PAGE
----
Death Note remake producer speaks out against whitewashing complaints

Nat Wolff in the upcoming 'Death Note' (credit: Netflix)
Nat Wolff in the upcoming ‘Death Note’ (credit: Netflix)

Roy Lee, producer of Netflix’s upcoming ‘Death Note,’ has responded to accusations of whitewashing in the US remake of the Japanese property.

Created by writer/artist team Tsugumi Ohba and Takeshi Obata, ‘Death Note’ began life as manga comic book centred on teenage male Light Yugami who finds a mysterious notebook which summons a demon to kill anyone whose name is written in it. It went on to spawn an anime cartoon series, and a live-action film franchise in its native Japan.

However, in this new take on ‘Death Note’ from director Adam Wingard (‘The Guest,’ ‘Blair Witch’), the character of Light is played by Nat Wolff, a Caucasian North American actor; which, in the wake of the controversy over recent big screen misfires ‘Ghost in the Shell’ and ‘The Great Wall,’ has led to widespread accusations of whitewashing.

The irony is, producer Lee (himself an Asian-American, of Korean parentage) has worked on a number of high-profile US remakes of Asian properties, including ‘The Ring,’ ‘The Grudge’ and ‘The Departed’ – and, as he tells Buzzfeed, “this is the first time that I’ve been seeing negative press.”

Nat Wolff in 'Death Note' (Credit: Netflix)
Nat Wolff in ‘Death Note’ (Credit: Netflix)

Lee explains, “I can understand the criticism … if our version of ‘Death Note’ was set in Japan and [featured] characters that were Japanese-named or of Japanese ancestry.” This, notably, was the case with ‘Ghost in the Shell,’ which cast Scarlett Johansson in the lead.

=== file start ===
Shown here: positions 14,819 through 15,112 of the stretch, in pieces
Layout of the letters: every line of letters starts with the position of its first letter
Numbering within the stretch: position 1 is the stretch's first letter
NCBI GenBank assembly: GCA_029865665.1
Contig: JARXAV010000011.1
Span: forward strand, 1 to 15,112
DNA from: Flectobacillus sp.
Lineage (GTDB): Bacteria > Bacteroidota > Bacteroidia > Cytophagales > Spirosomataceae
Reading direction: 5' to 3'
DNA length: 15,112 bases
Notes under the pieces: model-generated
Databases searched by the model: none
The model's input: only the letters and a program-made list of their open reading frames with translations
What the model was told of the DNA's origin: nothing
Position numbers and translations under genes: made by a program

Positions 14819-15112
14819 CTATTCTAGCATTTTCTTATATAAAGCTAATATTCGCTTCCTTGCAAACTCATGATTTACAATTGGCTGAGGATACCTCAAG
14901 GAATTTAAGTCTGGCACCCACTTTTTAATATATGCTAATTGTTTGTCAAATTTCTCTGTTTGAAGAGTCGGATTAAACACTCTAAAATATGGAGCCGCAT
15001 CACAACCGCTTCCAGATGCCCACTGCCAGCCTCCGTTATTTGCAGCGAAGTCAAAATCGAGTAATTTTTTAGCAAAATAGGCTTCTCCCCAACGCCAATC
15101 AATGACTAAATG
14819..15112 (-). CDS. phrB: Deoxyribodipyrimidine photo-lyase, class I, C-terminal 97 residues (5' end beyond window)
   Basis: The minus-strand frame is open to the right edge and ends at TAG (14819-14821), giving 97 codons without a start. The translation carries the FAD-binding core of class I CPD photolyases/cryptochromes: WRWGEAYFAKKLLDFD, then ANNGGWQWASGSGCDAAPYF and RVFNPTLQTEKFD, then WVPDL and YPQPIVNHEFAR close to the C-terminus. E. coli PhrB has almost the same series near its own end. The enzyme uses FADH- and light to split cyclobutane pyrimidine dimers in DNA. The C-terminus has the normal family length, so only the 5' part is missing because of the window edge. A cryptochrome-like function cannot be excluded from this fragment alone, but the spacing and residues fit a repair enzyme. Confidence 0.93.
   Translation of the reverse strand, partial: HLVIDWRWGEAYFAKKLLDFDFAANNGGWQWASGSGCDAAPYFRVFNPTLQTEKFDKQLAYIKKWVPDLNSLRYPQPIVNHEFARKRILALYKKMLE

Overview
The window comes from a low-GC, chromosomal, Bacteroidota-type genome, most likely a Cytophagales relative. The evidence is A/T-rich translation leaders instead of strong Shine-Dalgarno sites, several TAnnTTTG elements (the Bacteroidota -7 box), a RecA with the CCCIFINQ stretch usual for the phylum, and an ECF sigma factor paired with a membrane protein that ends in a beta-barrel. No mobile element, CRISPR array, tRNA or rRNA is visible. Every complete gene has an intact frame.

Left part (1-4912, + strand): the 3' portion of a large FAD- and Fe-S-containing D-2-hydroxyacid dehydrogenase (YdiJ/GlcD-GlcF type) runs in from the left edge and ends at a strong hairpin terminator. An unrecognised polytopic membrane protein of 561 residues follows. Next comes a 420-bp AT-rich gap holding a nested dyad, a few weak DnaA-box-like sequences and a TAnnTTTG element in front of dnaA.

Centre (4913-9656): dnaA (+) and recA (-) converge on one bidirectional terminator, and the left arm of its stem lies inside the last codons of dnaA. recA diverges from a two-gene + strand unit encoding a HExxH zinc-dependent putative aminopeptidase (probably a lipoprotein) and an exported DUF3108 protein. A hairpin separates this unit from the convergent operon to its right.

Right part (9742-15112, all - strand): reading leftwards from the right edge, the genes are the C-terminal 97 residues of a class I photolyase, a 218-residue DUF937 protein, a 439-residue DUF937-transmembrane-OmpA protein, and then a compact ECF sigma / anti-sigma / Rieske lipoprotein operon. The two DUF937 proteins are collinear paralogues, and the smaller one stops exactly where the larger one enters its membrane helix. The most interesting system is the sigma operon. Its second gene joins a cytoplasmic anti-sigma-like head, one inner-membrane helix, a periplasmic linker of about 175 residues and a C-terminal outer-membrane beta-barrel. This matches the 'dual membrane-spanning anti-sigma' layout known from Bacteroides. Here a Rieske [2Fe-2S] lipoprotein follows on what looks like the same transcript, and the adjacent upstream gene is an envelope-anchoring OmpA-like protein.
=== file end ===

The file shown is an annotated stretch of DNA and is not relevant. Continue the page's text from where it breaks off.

However, as this adaptation transposes the action to the United States, Lee feels the whitewashing complaints are unfair – and, he contests, inaccurate. Whilst Wolff, Margaret Qualley, Shea Whigam and Willem Defoe are white, Paul Nakauchi is Asian-American, and Keith Stanfield is African-American.

As such, Lee argues, “saying ‘whitewashing’ is kind of offensive.”

Of their new take on ‘Death Note,’ Lee says, “It is an interpretation of that story in a different culture, so there are going to be some obvious changes. Some people will like them, some people may not.”

Naomi Watts in 2002's 'The Ring,' another US remake of a Japanese property (credit: Paramount)
Naomi Watts in 2002’s ‘The Ring,’ another US remake of a Japanese property (credit: Paramount)

Lee notes that his earlier production ‘The Ring’ did much the same thing, casting Naomi Watts in a role that was originally Japanese: “No one criticised it then… Maybe they should’ve or maybe they could’ve, [and] I just didn’t know about it.”

Of the flack ‘Death Note’ has received, the producer says, “People can criticize it, but I’d say that they should see the movie first. Then they could accuse us of not having a diverse enough cast … just judge the movie after it comes out.”

‘Death Note’ will be released on Netflix on 25 August.

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